Art as Therapy
|Author:||Alain de Botton; John Armstrong; Alain Botton|
What is art's purpose? In this engaging, lively, and controversial new book, bestselling philosopher Alain de Botton and art historian John Armstrong propose a new way of looking at familiar masterpieces, suggesting that they can be useful, relevant, and - above all else - therapeutic for their viewers. De Botton argues that certain great works offer clues on managing the tensions and confusions of everyday life. Chapters on Love, Nature, Money, and Politics outline how art can help with these common difficulties - for example, Vermeer's Girl Reading a Letter helps us focus on what we want to be loved for; Serra's Fernando Pessoa reminds us of the importance of dignity in suffering; and Manet's Bunch of Asparagus teaches us how to preserve and value our long‐term partners. Art as Therapy offers an unconventional perspective, demonstrating how art can guide us, console us, and help us better understand ourselves.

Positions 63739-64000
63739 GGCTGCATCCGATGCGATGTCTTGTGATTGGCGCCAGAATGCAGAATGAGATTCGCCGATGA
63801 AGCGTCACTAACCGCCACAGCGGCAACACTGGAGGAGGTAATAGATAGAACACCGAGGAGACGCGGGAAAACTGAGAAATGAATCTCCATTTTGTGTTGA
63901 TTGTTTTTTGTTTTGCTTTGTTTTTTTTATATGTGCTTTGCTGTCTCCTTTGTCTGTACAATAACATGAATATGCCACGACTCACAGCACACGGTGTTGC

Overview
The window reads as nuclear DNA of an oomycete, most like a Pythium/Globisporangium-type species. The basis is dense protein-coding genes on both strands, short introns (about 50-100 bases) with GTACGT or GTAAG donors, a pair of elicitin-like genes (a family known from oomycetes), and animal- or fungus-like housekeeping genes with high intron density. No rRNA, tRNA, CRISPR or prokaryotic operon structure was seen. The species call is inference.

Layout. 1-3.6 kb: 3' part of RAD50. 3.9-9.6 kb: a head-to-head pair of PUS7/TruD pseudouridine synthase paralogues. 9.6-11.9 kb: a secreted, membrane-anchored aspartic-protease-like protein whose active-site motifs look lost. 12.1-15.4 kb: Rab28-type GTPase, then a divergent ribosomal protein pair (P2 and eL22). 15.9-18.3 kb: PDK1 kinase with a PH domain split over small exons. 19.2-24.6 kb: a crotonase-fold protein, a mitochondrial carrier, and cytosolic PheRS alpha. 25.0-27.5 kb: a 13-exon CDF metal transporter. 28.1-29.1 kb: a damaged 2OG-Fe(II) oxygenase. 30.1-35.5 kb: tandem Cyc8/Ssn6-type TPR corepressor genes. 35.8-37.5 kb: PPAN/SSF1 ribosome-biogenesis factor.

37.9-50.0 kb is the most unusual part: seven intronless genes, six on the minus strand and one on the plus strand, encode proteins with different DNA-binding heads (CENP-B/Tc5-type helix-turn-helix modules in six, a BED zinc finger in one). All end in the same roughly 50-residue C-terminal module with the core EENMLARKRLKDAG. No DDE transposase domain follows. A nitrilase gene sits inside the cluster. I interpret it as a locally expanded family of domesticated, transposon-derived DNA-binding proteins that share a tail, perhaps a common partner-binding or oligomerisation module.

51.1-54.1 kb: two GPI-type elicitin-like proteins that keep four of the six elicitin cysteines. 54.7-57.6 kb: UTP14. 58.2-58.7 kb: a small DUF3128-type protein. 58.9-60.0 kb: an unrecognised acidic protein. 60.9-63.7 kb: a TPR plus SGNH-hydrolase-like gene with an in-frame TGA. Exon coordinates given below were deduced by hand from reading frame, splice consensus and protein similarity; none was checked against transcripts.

‘Art as Therapy is ... beautifully designed, and filled with images of paintings and sculptures alongside explanations of how those artworks might be approached in a more personally helpful, therapeutic way.’ – New Yorker ‘Asking the questions that always swirl through your mind when striding around Tate Modern […] Art as Therapy […] massages the mind in all the right places.’ – Vanity Fair on Art ‘… the proposal that art dealers function as therapists, that museums be organized into galleries of suffering and compassion, and that scholars “analyse how art could help with a broken heart” boldly positions art at the center of our daily lives.’ – Publishers Weekly